Private lenders are different from banks in that they don’t have leverage. They can only lend out money that they have in their immediate possession. These lenders lend to private equity firms, private mortgage investment corporations, and they purchase bonds.

    Private loan originators want to keep their loans recirculating as well. The originator gets to keep the origination fee, and the loan interest gets paid to the investors in the mortgage fund. If the loan term is too long, then the originator stops collecting fees and eventually goes out of business. So private lenders like the shorter loan terms to they can continue collecting fees.

    Here too, the interest rate is determined by the risk premium that is being attached to the borrower by the lender.

    I believe we are about to experience another liquidity crisis in the US and elsewhere in the world. If you are unconvinced, then ask yourself this simple question. If the currency is being devalued at a rate of 8.6% per year, would you be willing to lend money to a borrower at 5%? No? How about 6%? How about 7%? Still no?

    How high would interest rates need to be for you to lend funds to a low risk borrower on a low risk project?

    You have probably figured out by now that the private lenders and investors are in search of higher yield in order to compensate for the high rate of inflation. So if private lenders are not injecting liquidity into the market, then the only lender left is the lender of last resort and that is the central bank.

    • 5 min
    Rod Khleif

    Rod Khleif

    On today's show, Rod and I are talking about the market inflection point we are experiencing. Rod is also hosting a three day bootcamp in Denver at the end of July. To learn more about this three day event, visit rodindenver.com

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    Host: Victor Menasce

    email: podcast@victorjm.com

    • 12 min
    George Ross on Economy

    George Ross on Economy

    On today's show we're talking about how to navigate the current economic uncertainty. George puts forth some risk reduction ideas that are pure gold. Listen to what he has to say.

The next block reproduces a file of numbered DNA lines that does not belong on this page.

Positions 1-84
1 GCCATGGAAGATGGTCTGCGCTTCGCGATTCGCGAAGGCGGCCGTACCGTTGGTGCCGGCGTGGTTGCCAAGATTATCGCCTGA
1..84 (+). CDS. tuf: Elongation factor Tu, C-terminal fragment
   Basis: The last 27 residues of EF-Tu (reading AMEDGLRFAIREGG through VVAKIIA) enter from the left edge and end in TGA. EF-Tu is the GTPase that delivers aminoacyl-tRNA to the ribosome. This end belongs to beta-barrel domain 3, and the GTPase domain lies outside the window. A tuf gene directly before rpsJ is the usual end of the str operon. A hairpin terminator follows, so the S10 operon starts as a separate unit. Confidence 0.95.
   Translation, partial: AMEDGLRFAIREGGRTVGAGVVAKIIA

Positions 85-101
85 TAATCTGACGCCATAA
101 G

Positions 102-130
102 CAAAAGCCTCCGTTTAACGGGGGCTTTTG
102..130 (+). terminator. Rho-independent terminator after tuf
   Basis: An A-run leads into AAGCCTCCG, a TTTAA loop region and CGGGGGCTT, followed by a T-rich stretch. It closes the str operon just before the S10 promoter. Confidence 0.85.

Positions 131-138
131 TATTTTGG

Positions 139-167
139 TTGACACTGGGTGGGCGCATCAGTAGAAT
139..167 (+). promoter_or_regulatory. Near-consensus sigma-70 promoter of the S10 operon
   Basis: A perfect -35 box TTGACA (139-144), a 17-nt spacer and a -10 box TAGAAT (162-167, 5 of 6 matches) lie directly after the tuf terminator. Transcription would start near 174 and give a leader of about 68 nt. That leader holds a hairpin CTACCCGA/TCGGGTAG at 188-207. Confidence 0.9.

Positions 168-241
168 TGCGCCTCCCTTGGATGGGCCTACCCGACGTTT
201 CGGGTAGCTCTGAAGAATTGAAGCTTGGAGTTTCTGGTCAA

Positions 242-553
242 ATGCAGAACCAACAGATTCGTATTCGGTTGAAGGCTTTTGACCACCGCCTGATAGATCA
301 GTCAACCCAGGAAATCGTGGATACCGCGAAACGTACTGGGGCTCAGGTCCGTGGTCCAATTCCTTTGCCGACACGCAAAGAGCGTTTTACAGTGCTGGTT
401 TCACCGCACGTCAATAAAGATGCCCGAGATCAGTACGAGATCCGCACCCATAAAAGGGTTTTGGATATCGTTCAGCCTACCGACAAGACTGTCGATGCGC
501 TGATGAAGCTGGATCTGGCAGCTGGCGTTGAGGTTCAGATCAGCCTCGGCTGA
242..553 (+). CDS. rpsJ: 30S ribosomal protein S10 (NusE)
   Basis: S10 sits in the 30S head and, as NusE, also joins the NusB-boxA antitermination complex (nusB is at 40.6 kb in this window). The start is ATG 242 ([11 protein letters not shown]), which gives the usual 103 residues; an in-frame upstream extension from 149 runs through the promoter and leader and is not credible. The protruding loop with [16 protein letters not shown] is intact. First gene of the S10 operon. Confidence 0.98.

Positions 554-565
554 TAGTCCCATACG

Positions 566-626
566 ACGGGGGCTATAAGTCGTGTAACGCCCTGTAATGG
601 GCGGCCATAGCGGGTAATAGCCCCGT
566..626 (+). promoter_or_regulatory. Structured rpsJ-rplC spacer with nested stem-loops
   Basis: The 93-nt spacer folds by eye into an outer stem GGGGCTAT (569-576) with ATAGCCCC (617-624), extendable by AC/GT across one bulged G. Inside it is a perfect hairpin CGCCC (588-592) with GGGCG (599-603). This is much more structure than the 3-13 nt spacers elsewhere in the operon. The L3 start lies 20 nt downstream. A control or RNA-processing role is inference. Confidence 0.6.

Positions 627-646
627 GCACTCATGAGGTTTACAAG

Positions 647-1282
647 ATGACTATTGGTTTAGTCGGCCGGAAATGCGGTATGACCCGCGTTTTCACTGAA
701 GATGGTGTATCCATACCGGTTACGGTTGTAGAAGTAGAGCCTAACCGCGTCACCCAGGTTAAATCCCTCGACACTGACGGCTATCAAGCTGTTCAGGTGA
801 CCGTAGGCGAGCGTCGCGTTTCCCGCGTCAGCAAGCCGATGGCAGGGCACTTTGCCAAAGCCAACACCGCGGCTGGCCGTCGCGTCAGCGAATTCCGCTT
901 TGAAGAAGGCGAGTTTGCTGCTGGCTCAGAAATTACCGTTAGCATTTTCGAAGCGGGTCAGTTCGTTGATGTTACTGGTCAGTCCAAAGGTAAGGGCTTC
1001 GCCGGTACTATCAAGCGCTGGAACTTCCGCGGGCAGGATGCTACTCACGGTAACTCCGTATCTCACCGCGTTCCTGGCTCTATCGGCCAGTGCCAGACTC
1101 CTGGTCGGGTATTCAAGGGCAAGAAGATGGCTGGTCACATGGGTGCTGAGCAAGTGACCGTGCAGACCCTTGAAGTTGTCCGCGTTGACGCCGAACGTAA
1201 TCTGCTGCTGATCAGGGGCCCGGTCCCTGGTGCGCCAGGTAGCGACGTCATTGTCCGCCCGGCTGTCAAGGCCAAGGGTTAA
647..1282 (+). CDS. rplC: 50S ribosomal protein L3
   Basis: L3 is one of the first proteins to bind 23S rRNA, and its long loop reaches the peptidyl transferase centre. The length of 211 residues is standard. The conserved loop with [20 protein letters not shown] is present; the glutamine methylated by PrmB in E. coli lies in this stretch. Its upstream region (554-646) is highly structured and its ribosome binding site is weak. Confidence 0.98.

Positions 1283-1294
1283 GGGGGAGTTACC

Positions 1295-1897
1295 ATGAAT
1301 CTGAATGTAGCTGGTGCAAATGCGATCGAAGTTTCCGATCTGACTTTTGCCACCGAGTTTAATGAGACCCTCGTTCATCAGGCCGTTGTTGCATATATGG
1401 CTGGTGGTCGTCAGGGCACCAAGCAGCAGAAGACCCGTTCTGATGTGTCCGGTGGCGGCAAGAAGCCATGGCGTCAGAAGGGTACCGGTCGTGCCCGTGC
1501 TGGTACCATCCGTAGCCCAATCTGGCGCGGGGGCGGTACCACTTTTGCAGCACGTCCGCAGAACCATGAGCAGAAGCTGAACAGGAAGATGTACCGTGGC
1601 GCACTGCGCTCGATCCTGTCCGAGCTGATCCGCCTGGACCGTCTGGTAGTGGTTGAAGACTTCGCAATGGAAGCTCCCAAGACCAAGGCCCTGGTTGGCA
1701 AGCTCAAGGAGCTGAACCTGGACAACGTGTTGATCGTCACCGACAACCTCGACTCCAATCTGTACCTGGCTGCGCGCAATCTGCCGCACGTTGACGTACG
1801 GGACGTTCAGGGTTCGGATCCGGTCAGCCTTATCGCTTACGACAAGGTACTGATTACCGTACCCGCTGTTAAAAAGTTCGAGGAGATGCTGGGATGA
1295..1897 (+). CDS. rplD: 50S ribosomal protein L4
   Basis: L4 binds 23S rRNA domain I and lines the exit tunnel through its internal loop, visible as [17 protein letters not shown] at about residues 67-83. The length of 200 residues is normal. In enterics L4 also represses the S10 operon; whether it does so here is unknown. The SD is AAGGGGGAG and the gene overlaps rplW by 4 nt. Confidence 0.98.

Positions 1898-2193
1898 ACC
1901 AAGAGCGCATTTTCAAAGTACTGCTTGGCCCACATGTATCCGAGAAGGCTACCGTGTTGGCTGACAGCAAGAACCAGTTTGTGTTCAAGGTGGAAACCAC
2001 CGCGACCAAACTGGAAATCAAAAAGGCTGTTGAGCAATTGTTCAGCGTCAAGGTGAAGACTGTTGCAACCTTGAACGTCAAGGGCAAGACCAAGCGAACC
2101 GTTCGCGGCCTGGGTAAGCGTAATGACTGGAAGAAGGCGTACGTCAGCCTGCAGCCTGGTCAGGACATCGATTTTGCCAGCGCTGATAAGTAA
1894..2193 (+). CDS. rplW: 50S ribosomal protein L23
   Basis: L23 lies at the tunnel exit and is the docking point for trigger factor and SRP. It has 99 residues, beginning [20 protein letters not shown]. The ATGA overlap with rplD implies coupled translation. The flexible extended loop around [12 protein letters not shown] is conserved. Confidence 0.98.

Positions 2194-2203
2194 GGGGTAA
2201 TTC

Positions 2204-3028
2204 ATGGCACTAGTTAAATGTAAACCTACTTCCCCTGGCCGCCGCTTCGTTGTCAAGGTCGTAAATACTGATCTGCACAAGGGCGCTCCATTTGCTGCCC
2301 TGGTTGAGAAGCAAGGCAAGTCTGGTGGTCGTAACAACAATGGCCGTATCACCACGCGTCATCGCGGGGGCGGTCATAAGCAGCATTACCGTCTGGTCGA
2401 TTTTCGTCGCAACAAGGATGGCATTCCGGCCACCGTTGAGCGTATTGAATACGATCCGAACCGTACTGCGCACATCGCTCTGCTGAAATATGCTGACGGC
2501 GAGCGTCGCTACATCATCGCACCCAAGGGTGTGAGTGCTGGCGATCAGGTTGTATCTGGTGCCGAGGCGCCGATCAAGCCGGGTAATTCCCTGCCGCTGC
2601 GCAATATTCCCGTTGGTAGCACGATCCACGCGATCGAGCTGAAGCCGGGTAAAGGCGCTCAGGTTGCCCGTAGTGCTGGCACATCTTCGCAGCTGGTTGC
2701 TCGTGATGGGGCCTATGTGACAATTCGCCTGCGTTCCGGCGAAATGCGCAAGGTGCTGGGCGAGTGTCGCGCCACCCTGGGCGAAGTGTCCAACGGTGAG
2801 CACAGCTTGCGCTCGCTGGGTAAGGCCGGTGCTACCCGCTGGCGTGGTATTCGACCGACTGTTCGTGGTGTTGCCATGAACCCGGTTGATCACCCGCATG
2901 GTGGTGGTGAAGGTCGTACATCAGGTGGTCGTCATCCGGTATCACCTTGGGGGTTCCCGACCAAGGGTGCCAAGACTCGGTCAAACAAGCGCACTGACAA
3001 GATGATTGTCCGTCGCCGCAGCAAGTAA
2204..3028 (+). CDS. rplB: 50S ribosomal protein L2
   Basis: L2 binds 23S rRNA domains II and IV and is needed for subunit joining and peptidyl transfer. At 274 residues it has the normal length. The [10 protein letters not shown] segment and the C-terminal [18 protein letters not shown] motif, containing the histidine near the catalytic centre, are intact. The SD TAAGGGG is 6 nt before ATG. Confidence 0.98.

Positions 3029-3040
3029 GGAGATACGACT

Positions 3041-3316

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    Host: Victor Menasce

    email: podcast@victorjm.com

    • 13 min
    BOM - "Fed Up" by Danielle DiMartino Booth

    BOM - "Fed Up" by Danielle DiMartino Booth

    Our book this month is called “Fed up” by Danielle DiMartino Booth. Danielle worked at the federal reserve bank of Dallas for nine years where she ascended to the inner sanctum of those tasked with crafting Fed policy.

    Last month we reviewed Ben Bernanke’s newest book, “21st Century Monetary Policy “.

    The contrast between these two books that deal roughly with the same historic timeframe is dramatic.

    It was clear when I read Ben Bernanke’s book that there was some revision of history at play to better match Mr. Bernanke’s narrative.

    Some of those revisions were laid bare in Danielle’s book.

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    Host: Victor Menasce

    email: podcast@victorjm.com

    • 5 min
    Crypto Counter Party Risk

    Crypto Counter Party Risk

    On today’s show we are taking a look at counter party risk. This is a term that every investor should be familiar with.

    It’s an issue that we investors face on a daily basis. We are waiting for another transaction to close before a loan can be paid off. That’s counter party risk. We’re waiting for materials to arrive in order to complete a certificate of occupancy in order to switch from construction financing to permanent financing. That’s counter party risk.

    Your cousin who you loaned $10k to lost their job and now you need that $10k for something else. That’s counter party risk.

    Virtually everyone became familiar with counter party risk in the wake of the 2008 financial crisis, and again in the wake of the Greek Sovereign debt crisis that threatened to topple banks in continental Europe.

    Here we are again.

    Two weeks ago, crypto lending platform Celsius froze user accounts. The idea behind crypto is that if you are holding assets in your own wallet, then nobody can take them from you. But what happens if you are holding assets in a lending platform, or perhaps in the account at a crypto exchange? What happens if that crypto exchange goes bust?

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    Host: Victor Menasce

    email: podcast@victorjm.com

    • 4 min

Customer Reviews

4.9 out of 5
106 Ratings

106 Ratings

Trevor Oldham ,

Awesome!

One of my new fav shows!

Multifamily University ,

Awesome podcast

Victor and Neal Bawa has great chemistry. Great topics!

Alexstrath1 ,

Resonates so well

I’ve listened to your episode with Alexandria Ali and I find it really interesting.
I completely agree with her assessment of real estate as a means of serving others. It struck a chord with me since I know a lot of people who are doing similar things not for the money but to help and connect with others.
Thank you for bringing in such a remarkable person that actually motivates others.